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Asbestos in the Lift Industry

01 November 2017

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Despite being outlawed in the UK in 2000, it can still be found in millions of older homes, business premises and public buildings which pre-date the 1999 Asbestos Regulation legislation. It poses a very real risk, especially for those working in any kind of manufacturing or construction industry, as exposure to asbestos fibres can result in a myriad of serious health issues.

Revered for its seemingly magical properties for centuries, the use of asbestos throughout history was rife, due to its qualities which include sound absorption, affordability, strength, and resistance to fire, heat and electricity. The Ancient Persians used to entertain their guests by throwing their asbestos napkins into roaring fires to clean them, and by the end of the 19th century, its use had become increasingly widespread. Such prolific use led to the discovery that inhalation of asbestos fibres led to mesothelioma and asbestosis in the early 20th century, although it wasn’t officially banned until the turn of the 21st century. 

As a result, asbestos still presents a big issue for the lift industry, as it’s still commonly found in older buildings. Despite the ruling that any building must built pre-2000 must undergo a full asbestos survey, the lift shaft and motor room are  often overlooked during safety checks, causing significant risk to workers when lift maintenance is required. 


Asbestos materials present a risk to health when the fibres become airborne. This occurs during cutting, drilling or breaking asbestos-containing materials during work or maintenance. When inhaled regularly, even small jobs can prove dangerous, so it’s vital for lift maintenance companies that significant checks have been undertaken before they begin a project.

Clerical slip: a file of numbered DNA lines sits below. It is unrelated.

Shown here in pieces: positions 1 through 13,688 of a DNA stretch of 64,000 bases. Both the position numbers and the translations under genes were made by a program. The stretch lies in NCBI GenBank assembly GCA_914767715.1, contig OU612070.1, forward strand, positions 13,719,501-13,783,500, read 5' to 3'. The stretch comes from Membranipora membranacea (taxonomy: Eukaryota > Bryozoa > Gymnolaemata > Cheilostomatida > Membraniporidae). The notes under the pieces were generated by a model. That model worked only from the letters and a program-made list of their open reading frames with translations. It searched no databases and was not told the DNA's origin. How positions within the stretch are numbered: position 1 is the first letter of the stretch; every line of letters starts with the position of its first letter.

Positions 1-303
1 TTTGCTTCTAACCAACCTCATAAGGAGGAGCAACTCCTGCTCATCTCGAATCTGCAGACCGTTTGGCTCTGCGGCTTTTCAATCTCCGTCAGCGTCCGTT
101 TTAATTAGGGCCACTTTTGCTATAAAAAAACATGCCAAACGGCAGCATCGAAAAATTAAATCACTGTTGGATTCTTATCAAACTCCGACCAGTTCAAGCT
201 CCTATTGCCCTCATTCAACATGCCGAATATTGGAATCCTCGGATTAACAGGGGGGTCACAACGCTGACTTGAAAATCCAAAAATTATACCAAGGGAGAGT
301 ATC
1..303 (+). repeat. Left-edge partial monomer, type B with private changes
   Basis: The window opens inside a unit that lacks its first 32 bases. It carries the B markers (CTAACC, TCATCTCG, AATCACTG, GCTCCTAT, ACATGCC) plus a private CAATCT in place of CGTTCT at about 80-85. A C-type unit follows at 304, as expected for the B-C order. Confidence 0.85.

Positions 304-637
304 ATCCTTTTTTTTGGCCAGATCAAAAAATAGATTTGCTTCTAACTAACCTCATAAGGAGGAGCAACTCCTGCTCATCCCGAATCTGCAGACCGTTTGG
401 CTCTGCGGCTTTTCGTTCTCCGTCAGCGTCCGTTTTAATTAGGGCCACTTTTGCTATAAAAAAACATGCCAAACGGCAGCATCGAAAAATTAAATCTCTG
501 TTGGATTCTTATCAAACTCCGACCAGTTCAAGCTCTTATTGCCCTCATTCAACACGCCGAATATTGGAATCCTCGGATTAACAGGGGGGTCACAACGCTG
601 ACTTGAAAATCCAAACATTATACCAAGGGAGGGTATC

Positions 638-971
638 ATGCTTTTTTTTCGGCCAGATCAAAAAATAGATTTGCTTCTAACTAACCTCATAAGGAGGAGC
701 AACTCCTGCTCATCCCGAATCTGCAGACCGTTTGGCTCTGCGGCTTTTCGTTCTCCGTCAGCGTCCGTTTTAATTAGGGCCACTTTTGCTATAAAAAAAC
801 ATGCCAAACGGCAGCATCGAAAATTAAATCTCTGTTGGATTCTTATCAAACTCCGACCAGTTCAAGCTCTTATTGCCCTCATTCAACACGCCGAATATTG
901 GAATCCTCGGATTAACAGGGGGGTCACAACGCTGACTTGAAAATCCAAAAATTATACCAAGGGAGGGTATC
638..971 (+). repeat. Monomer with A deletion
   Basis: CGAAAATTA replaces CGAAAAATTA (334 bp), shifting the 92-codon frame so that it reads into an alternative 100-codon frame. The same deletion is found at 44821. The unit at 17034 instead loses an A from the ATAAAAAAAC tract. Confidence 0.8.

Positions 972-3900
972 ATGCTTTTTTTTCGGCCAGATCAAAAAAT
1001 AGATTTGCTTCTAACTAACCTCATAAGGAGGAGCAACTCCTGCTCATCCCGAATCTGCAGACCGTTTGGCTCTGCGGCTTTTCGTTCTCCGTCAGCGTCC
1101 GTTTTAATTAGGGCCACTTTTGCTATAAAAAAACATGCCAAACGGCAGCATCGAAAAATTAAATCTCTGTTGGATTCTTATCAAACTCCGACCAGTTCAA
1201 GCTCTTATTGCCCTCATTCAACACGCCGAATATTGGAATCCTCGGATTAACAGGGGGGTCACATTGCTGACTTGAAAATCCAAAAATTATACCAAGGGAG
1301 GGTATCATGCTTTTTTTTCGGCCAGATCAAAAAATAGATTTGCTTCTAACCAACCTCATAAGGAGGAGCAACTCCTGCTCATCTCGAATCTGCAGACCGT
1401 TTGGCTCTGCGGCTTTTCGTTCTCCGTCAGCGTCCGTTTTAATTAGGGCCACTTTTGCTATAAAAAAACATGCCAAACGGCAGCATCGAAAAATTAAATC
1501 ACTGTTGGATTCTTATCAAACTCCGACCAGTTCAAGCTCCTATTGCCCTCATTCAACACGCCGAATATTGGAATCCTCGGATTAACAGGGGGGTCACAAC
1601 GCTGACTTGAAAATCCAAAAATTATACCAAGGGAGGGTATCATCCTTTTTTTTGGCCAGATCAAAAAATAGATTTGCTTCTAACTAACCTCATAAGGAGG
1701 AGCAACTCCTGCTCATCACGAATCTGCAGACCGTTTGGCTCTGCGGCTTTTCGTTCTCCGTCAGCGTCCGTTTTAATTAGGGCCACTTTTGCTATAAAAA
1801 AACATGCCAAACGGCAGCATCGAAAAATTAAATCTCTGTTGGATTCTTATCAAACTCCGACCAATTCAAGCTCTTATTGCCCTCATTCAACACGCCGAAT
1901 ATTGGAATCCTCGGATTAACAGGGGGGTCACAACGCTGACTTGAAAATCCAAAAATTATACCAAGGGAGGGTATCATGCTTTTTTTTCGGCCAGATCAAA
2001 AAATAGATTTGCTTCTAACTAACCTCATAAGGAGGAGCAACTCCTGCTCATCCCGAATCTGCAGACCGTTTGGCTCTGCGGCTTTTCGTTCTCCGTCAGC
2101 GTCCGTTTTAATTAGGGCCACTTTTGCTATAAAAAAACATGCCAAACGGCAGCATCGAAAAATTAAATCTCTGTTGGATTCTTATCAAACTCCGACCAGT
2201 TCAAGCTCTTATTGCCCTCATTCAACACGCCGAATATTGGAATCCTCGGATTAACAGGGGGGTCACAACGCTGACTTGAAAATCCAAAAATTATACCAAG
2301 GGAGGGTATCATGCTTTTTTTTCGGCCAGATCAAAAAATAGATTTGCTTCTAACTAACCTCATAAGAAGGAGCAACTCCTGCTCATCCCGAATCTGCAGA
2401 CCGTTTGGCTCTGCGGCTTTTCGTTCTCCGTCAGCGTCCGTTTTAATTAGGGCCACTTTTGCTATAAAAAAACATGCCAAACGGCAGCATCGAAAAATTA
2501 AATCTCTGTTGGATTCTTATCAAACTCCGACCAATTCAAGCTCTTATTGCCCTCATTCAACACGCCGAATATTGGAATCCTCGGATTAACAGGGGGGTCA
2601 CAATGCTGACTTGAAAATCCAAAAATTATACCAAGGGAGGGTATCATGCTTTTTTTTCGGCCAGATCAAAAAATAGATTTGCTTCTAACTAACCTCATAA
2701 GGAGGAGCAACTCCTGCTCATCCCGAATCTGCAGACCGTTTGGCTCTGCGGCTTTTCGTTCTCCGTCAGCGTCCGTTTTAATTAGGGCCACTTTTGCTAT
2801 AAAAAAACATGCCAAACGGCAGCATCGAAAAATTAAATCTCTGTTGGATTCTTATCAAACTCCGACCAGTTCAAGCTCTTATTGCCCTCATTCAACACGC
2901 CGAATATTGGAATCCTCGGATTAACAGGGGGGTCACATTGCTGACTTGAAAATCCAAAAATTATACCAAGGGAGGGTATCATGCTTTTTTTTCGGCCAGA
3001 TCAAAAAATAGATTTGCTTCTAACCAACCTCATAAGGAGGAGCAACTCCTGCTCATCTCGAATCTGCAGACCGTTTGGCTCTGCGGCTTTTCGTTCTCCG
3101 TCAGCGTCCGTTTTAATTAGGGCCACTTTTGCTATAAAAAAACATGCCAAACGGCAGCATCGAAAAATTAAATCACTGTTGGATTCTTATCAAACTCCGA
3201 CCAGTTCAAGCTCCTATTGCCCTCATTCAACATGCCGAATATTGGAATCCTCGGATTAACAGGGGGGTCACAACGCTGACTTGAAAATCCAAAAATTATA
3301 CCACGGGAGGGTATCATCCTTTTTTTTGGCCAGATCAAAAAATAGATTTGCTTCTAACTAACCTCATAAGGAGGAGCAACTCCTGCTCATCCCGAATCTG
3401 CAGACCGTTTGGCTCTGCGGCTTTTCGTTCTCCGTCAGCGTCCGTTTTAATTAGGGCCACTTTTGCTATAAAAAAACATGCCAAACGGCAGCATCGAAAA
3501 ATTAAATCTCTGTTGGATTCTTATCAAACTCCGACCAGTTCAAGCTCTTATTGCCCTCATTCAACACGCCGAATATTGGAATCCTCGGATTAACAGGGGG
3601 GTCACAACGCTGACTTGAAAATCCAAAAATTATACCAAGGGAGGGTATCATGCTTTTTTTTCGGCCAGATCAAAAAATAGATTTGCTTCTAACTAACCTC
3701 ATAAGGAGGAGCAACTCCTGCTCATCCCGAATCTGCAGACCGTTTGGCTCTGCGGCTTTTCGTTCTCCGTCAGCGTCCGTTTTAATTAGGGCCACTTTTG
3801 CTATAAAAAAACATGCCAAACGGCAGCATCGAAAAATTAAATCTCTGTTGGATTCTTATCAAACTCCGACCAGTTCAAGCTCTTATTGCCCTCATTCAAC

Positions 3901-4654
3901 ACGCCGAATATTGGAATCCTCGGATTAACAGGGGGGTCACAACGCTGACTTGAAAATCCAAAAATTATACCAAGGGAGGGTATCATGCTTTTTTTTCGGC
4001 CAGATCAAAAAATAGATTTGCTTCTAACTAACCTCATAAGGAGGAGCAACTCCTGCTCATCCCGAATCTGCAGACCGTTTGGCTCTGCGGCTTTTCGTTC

Asbestos in Lifts

Because of its fire and heat resistance properties, asbestos was liberally used in lift manufacturing pre-2000. It’s commonly found around elevators and in control rooms, on the back of the landing, car doors, asbestos rope inside trunking, brake linings and flash guards. Today, if asbestos is present on an elevator system, the site owner could risk hefty fines under Construction, Design and Management (CDM) regulations, especially if they’ve failed to ever carry out an asbestos inspection.


The lift owner or facilities manager should carry out an Asbestos Survey as soon as the contract or tender is produced with their chosen lift company. Under CDM regulations, lift owners should then produce an Asbestos Register which indicates asbestos is located or where there might be asbestos. Prior to a lift company beginning their maintenance work on the site, asbestos should be removed from anywhere where it could cause harm. It is ultimately the client’s responsibility to make the lift shaft and motor room safe. 

Safety First

If there is a suspicion that asbestos is present, work must be stopped immediately and workers need to report the areas where asbestos has been found to the client. Although it’s the client’s responsibility to check for asbestos, it’s vital that lift companies sufficiently educate their employees during training on how to recognise it and how to keep safe.  

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